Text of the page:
This was the overflow crowd at the back entrance of a bar. But this was not just any bar, this was that Chumley’s, the legendary speakeasy turned literary hangout joint, that Simone de Beauvoir had exulted about some 15 years earlier.

The door opening on Pamela Court, the courtyard on Barrow, was once the front door that the greats—F. Scott Fitzgerald, Ernest Hemingway, Eugene O’Neill, Edna St Vincent Millay, John Steinbeck, and Anais Nin—walked through. Some of the same bunch that had graced the tables and the terraces of Les Deux Magots and the Café de Flore.

Back then in 1962 the unmarked front door was around the corner at 86 Bedford, that is if you could find it. From its inception as a speakeasy to this day Chumley’s front door bore no sign of any kind to keep the unwanted at bay. Urban legend has it that the term “86 it” for “kill it” comes from the heads up call that the cops would give the barkeep that a raid was about to take place and to have the speakeasy patrons escape by the “86” back door.

I learned of Chumley’s literary heritage. I marveled at the framed dust jackets of famous books, some that I had read. I was told that just prior to my time the Beat Generation writers - William S Burroughs, Jack Kerouac and Allen Ginsberg - were regulars. I drank a toast to a number of authors whose books' dust jackets were joining the greats gracing Chumley’s walls.   

For the next three years, Chumley’s was my go-to-place. In the summer, I drank beer outdoors. In the winter, I drank by the fireplace, reading books by the guys who had their photos and dust jackets up on the wall. The cheeseburgers were great, the girls pretty. If I had the opportunity I am sure that I would have enjoyed Les Deux Magots even more.   





[1] de Beauvoir used “Chamby’s” as a pseudonym. “Chamby’s … was not an error or mistranslation. There was an unwritten rule … to never mention the bar by name, lest it become overrun by tourists. The Harlem Renaissance writer Richard Wright … recommended Chumley’s to Beauvoir … and passed on this code of secrecy…”   



For decades “better the devil you know than the devil you don’t” has been the guide for American policy. It’s been proven wrong many times over. The flip side of that coin, failure to indict and convict either of those devils, “he’s a crooked son of a bitch, but our son of a bitch”, is just as wrong. Both theories are founded on the premise that rocking the boat upsets the apple cart – a mixed metaphor I know, but still nicely put. 

But it’s those two policies that have put us where we are today – a country divided and in disarray. For me an uncertain future is better than a compromised present – I’ll always bet on the devil I have yet to meet rather than the one who has already fucked me over.

The Civil War, a war of secession and armed insurrection put America’s existence to the test. The leaders of the Confederacy, Robert E. Lee, Stonewall Jackson, P.G.T. Beauregard and Jefferson Davis were all guilty of treason, of “levying” war against the United States. After Lee’s surrender and Lincoln’s assassination President Andrew Johnson granted amnesty and pardons to the rebels, no one was arrested much less convicted of treason.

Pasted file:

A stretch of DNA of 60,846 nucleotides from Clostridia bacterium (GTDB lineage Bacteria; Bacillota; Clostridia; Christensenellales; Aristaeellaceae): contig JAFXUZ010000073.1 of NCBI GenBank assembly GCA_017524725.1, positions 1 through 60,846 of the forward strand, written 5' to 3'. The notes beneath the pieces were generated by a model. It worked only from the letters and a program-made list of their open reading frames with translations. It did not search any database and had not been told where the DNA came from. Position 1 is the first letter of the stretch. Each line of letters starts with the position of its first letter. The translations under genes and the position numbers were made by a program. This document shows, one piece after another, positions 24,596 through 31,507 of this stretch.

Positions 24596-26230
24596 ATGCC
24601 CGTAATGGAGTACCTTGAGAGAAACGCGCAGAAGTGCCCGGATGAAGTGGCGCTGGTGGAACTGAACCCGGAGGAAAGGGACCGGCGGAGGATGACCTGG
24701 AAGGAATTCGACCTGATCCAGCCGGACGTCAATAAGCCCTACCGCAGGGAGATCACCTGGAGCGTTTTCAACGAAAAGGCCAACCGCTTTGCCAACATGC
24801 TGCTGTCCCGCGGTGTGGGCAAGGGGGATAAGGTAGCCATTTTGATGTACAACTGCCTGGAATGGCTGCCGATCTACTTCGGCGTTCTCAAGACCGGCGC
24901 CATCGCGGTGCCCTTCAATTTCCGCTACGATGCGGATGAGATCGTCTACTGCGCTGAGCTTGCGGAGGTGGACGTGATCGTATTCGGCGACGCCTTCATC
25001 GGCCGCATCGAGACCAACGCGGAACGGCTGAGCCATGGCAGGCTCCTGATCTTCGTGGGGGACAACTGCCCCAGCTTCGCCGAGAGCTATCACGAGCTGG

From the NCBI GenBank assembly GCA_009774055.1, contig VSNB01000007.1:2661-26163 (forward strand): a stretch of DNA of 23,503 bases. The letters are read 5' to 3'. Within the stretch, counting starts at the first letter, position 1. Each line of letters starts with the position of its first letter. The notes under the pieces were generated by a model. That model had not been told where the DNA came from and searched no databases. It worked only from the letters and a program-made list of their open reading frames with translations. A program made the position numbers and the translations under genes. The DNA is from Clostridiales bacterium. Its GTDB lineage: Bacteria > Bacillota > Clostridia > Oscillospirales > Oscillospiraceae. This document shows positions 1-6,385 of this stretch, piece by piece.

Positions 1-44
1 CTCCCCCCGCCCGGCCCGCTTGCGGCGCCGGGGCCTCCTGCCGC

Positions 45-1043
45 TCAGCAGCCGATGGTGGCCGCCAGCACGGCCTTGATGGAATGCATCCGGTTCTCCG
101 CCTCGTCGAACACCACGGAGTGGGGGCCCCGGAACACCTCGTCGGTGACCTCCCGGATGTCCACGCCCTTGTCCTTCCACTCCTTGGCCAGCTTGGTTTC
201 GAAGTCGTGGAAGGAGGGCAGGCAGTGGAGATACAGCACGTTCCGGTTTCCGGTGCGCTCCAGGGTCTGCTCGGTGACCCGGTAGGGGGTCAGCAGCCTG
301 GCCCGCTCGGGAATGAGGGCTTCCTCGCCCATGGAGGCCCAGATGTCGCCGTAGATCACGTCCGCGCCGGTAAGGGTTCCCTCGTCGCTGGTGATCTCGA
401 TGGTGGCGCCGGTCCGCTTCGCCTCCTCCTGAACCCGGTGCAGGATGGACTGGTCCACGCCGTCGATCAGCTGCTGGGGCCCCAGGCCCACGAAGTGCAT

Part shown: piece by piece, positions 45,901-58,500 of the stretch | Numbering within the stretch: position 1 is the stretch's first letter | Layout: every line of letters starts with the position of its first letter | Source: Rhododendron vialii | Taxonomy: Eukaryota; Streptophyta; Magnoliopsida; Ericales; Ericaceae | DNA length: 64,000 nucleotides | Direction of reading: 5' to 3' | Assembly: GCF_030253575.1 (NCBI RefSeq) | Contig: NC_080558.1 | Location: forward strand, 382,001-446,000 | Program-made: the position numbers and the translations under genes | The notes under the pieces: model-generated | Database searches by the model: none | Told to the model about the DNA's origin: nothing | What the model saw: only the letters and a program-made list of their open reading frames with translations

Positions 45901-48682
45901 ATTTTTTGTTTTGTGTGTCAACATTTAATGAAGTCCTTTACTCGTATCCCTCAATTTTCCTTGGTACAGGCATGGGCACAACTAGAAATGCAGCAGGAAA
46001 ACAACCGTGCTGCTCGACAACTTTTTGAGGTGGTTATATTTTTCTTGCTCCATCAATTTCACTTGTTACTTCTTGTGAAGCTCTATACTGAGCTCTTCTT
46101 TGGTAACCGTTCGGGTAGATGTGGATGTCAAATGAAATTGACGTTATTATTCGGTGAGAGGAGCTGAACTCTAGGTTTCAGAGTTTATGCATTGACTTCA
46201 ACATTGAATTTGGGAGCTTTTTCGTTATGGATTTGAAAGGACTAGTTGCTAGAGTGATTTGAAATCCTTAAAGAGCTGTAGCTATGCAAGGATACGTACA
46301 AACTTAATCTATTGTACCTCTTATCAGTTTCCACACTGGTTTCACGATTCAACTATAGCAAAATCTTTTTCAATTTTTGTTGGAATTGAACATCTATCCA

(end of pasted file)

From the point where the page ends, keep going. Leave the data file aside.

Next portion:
The professed rationale was there were far too many guilty to be brought to justice even though 850,000 men died in that war. Some believe that that alone was justice enough - I say not. The conscripts were the ones who died, not the generals or the political leaders who led the rebellion. Them are those that needed to be held accountable.  

Justice was denied, self-interest, pragmatism and greed carried the day. Amnesty, the pragmatic solution trumped justice and the rule of law. The failure to bring the guilty to account haunts the United States to this day – the Ku Klux Klan fielded David Duke as a candidate for Senate in 2016 and racism is still a factor in the last election. Giving the guilty a pass was all that was needed to allow for Reconstruction, a criminal enterprise to flourish – another well-known and foreseen devil

The failure to enforce accountability is a constant, endemic failure of our body politic. This failure allows for the concentration of power and wealth in a small number of individuals and institutions which become self-perpetuating and controlling. Examples are many and the failure of accountability is always the lesson to be learned.

Take the case of General Douglas MacArthur. In July, 1931 MacArthur with an questionable use of military force stopped the Bonus March of World War I veterans on Washington, DC. While this ended his military career, he was never charged or court-martialed but was fobbed off to take up the post of Military Advisor to President Quezon of the Philippines. In 1942 after the fall of Manila the Philippine President and his Cabinet including MacArthur divvied up the Philippine’s foreign exchange deposits and MacArthur took a check for $500,000 - the 2016 Income Value Equivalent of $36,000,000.